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    Peripheral quantitative computed tomography (pQCT) in 12- and 24-month-old children – Practical aspects and descriptive data

    Valkama, Saara, Holmlund-Suila, Elisa, Ireland, Alex ORCID logoORCID: https://orcid.org/0000-0003-1094-9183, Hauta-alus, Helena, Enlund-Cerullo, Maria, Rosendahl, Jenni, Andersson, Sture and Mäkitie, Outi (2020) Peripheral quantitative computed tomography (pQCT) in 12- and 24-month-old children – Practical aspects and descriptive data. Bone, 141. p. 115670. ISSN 8756-3282

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    Abstract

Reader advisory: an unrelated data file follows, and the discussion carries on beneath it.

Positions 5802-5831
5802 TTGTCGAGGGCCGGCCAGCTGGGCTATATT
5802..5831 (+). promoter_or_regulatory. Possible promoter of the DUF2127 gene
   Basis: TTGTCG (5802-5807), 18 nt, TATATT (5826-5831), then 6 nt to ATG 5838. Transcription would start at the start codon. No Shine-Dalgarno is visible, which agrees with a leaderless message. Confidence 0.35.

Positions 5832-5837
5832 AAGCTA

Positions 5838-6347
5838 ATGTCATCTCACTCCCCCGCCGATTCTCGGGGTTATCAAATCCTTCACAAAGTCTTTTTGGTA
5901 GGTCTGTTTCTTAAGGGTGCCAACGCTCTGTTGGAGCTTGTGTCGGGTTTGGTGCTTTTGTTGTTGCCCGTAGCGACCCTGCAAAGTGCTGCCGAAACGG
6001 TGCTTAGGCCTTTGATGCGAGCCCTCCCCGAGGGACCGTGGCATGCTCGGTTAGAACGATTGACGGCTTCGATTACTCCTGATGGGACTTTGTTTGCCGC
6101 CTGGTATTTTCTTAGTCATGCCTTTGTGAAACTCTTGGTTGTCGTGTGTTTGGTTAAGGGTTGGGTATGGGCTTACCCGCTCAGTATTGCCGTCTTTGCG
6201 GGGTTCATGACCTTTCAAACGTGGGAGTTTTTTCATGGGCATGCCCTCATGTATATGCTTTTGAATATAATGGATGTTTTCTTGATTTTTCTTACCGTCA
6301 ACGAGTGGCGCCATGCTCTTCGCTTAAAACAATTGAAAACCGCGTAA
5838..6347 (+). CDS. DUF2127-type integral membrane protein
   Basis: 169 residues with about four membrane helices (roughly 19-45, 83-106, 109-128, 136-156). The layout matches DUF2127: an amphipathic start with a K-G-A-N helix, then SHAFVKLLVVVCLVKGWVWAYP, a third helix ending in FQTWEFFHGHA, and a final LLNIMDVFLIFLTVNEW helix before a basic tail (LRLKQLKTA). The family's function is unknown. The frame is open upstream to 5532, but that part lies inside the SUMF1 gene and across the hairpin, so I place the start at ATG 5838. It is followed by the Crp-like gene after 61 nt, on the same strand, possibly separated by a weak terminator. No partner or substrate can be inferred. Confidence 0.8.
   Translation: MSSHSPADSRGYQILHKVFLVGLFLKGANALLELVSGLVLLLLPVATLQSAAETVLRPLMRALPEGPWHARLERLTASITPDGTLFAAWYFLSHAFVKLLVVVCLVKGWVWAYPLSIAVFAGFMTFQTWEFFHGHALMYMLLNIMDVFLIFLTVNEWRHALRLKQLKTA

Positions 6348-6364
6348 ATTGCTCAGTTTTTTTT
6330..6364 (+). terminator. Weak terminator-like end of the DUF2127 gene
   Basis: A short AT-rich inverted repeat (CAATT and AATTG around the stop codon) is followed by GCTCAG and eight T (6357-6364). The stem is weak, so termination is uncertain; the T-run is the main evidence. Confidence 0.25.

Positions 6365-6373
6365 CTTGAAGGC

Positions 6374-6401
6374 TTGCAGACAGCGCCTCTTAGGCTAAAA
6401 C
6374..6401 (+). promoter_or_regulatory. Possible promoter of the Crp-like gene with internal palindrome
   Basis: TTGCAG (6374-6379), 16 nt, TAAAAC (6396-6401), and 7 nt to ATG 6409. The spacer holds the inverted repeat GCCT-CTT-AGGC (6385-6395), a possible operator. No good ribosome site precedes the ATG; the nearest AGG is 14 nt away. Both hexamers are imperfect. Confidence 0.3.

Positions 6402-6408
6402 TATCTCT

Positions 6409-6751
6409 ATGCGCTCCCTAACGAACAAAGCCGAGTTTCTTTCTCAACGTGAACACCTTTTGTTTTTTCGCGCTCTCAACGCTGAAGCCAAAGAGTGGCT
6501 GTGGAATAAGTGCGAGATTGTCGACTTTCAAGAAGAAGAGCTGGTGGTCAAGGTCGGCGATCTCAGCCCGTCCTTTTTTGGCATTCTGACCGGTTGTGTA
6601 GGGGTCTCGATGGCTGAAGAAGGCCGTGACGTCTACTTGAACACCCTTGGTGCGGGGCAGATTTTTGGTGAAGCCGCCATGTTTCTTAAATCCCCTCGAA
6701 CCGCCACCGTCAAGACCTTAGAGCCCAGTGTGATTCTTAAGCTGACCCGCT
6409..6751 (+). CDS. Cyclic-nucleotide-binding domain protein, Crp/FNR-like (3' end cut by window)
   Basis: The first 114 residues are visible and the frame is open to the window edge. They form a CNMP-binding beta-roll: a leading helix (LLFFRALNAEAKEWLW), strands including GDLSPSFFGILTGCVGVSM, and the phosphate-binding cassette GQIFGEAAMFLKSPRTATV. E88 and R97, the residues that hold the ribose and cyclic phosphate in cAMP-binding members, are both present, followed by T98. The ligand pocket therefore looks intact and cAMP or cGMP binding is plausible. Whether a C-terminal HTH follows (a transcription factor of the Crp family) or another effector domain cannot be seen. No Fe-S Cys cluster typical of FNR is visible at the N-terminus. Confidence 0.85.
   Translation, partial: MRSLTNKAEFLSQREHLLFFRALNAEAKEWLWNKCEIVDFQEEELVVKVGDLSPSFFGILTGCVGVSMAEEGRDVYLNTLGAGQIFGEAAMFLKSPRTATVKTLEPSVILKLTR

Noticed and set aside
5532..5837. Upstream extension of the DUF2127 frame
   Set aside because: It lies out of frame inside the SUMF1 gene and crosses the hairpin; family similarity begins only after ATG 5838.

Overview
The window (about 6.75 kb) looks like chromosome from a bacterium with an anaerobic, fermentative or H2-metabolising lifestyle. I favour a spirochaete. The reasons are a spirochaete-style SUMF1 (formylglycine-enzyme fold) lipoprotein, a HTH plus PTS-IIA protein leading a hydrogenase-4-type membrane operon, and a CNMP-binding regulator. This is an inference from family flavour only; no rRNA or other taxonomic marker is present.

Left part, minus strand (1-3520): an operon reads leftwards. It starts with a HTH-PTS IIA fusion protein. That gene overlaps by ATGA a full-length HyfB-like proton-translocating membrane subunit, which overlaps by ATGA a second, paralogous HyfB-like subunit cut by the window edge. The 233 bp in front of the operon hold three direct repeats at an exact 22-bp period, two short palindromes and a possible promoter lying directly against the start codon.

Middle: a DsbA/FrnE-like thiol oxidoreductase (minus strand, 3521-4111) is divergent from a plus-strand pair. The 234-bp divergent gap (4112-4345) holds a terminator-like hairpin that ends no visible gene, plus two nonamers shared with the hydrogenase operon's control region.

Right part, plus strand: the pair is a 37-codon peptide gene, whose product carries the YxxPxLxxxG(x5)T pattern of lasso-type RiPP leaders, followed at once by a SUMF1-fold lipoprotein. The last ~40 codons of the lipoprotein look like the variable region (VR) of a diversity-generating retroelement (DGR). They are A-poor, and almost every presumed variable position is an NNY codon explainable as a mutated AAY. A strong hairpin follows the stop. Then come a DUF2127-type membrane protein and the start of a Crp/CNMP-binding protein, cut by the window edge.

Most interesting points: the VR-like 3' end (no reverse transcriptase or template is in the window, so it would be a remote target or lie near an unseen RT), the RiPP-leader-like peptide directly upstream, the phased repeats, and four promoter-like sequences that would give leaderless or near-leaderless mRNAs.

Background: Peripheral quantitative computed tomography (pQCT) is a useful tool to assess detailed bone characteristics. Its utility in infants is however limited due to lack of reference data and technical challenges. The purpose of this study was to provide data on length- and weight-adjusted pQCT values and to present a quality grading system for healthy children aged 12 and 24 months. Material and methods: As a part of the Vitamin D intervention in Infants (VIDI) trial, we collected pQCT and anthropometric data from 855 children at 12 months and from 784 children at 24 months. Bone mineral content (BMC; mg/mm), volumetric bone mineral density (vBMD; mg/cm3), cross-sectional area (CSA; mm2), polar- moment of inertia (PMI; mm4), and periosteal circumference (PsC; mm) were assessed for total bone at 20% distal site of the left tibia using pQCT (Stratec XCT2000L). We evaluated the impact of scan quality on bone measures. Total bone parameters were assessed for boys and girls separately. The means of the bone parameters were also compared in relation to age. The associations between bone parameters and weight, length, sex and scan quality were analyzed. Results: We included scans with sufficient quality (Grade 1–5) in the final analyses: 679/855 (79%) at 12 months and 709/784 (90%) at 24 months. Altogether 39% of the scans at 12 months and 51% at 24 months were of good or excellent quality (Grade 1–2). Scan quality had an impact on BMCs at 12 and 24 months (p = 0.001 and p = 0.017, respectively) but not on other bone parameters. Boys presented greater total bone BMC, CSA, PMI and PsC values at 12 and 24 months but vBMDs were similar. All bone parameters showed a significant increase between 12 and 24 months for both sexes. When adjusting bone parameters for weight, length and scan quality, differences between sexes disappeared. Weight was the strongest modifier of BMC, CSA, PMI and PsS at 12 and 24 months. Conclusions: This study increases our understanding on bone parameters in young children and demonstrates the suitability of pQCT in bone research in infants. The described pQCT data and scan quality grading system should prove useful in evaluating data reliability in research settings. Clinical trial registration number: NCT1723852

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